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Album reviews: Imagine Dragons and Attack Ships on Fire

Imagine Dragons

Night Visions (Interscope)

The Vegas-gone-L.A. quartet employs a kitchen-sink strategy on its first-ever proper album: Use any and all current pop/rock trends to score a hit record. From dubstep wobbles to Autotune to Coldplay studio tricks, Night Visions reveals a band more concerned with getting on the radio than strengthening the aesthetic it developed over the past three years. Most of the blame should fall on producer Alex da Kid, the wrong man for the job. Luckily, he leaves well enough alone during anthems like “It’s Time” and “Heal Me,” which hit the red on the earnest meter but retain what’s left of the band’s identity. (Imagine Dragons CD release party, with Avalon Landing and American Cream: Wednesday, Sept. 5; Hard Rock Cafe, 3771 Las Vegas Blvd. South, sold out.)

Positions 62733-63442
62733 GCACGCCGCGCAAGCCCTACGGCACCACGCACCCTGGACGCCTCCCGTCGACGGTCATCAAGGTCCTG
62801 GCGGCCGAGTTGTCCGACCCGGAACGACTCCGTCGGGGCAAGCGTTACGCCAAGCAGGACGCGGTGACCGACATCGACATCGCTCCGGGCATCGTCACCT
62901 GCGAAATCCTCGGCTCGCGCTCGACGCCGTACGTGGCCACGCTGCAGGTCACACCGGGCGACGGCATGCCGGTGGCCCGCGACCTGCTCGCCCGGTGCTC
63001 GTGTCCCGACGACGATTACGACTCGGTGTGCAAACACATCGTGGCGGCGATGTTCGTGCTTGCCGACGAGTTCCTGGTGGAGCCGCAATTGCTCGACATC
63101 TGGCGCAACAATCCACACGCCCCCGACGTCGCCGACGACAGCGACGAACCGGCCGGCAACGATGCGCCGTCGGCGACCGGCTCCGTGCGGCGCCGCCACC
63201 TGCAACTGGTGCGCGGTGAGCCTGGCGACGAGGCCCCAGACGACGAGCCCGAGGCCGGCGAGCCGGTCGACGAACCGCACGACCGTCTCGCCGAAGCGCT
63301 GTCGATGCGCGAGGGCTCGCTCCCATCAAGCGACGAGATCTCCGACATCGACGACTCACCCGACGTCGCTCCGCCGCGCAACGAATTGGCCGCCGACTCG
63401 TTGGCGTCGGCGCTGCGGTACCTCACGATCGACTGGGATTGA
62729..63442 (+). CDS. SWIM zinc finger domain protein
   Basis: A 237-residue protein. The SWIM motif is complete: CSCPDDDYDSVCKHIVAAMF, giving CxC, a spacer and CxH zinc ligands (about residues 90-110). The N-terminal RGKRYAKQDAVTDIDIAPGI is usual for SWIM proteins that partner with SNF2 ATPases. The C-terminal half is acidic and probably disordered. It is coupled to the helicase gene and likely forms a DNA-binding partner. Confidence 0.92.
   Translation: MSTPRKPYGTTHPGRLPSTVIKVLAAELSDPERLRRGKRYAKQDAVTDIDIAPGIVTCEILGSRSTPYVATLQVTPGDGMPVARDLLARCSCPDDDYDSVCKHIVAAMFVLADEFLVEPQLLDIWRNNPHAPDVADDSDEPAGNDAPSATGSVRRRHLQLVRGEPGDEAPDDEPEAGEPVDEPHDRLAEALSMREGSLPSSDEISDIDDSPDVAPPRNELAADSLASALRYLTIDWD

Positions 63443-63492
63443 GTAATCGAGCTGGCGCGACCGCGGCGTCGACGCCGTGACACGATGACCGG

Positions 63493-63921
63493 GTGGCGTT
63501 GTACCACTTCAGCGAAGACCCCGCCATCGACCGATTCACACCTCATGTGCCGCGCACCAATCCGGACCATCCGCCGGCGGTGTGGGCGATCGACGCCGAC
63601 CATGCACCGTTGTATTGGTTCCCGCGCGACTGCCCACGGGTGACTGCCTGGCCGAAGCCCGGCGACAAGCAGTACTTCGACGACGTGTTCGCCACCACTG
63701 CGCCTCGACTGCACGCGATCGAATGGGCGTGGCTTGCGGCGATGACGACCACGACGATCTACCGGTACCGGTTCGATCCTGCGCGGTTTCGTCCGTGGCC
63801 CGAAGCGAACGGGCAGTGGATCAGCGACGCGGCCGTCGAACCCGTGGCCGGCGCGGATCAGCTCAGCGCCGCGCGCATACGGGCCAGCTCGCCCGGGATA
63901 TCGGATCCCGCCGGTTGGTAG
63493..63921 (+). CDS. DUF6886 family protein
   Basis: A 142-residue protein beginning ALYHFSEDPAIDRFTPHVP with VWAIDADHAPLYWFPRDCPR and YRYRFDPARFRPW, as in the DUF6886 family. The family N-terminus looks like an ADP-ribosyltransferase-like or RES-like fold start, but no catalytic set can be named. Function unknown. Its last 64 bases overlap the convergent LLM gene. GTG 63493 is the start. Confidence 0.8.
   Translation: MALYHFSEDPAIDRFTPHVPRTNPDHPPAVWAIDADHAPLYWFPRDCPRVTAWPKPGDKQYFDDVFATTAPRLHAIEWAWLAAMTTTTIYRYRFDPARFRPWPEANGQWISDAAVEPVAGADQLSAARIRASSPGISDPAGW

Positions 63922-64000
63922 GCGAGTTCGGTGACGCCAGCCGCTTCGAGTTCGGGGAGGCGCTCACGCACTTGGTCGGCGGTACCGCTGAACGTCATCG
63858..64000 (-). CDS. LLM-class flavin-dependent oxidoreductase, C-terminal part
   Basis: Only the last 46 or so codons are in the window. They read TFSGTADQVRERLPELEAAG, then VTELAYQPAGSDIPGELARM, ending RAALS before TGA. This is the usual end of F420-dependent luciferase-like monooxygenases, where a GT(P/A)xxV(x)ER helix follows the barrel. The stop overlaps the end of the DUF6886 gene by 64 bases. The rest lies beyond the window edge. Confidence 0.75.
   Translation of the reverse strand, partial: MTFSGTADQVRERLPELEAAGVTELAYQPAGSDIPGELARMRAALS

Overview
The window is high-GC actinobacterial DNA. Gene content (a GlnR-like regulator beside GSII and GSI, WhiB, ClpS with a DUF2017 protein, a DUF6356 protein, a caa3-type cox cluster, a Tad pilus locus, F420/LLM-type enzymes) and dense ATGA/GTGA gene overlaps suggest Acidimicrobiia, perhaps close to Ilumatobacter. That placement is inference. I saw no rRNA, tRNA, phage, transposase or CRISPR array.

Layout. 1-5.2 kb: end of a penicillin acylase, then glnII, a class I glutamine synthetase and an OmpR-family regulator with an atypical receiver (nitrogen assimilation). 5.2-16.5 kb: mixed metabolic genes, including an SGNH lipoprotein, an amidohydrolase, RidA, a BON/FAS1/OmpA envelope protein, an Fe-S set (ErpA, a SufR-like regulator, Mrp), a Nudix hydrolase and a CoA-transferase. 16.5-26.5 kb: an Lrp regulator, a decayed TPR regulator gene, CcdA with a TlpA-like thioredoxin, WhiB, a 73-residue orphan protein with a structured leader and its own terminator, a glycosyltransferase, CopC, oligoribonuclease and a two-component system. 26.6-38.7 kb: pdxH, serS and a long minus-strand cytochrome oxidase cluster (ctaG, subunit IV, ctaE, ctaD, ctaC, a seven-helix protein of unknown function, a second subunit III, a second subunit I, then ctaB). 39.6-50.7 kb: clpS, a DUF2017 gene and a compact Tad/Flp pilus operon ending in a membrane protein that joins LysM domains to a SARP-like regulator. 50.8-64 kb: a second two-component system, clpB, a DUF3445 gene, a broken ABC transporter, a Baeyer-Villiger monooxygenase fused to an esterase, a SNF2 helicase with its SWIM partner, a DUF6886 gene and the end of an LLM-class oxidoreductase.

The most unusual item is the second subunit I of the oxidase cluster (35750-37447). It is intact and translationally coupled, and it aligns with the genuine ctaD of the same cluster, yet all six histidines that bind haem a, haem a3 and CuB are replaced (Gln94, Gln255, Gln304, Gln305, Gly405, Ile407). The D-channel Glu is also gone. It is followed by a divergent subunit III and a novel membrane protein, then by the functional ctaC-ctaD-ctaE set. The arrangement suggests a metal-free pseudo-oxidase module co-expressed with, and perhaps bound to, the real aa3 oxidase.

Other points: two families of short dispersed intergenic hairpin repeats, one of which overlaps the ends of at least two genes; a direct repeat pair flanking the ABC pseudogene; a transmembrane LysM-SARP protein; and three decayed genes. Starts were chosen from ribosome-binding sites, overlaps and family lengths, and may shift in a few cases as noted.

Attack Ships on Fire

Vegas Soul (SquidHat Records)

Local imprint SquidHat gives us its third release in as many months, and while the creators of that album are from Portland, Oregon, Attack Ships on Fire takes inspiration from a distinctly Vegas personality, P Moss — specifically, his new (CityLife-published) book, Vegas Knockout. The punk act crafted 12 songs from the characters and scenarios to form a literary soundtrack of sorts. Complementary as they may be, the tunes stand on their own as narrative-rich and forceful. “City of Hope” in particular could be Las Vegas’ new anthem, nailing the “soul” of the city better than most neon-eyed musicians have. (Vegas Knockout book launch, with Attack Ships on Fire: Thursday, Sept. 6; Double Down Saloon, 4640 Paradise Road, free.) MIKE PREVATT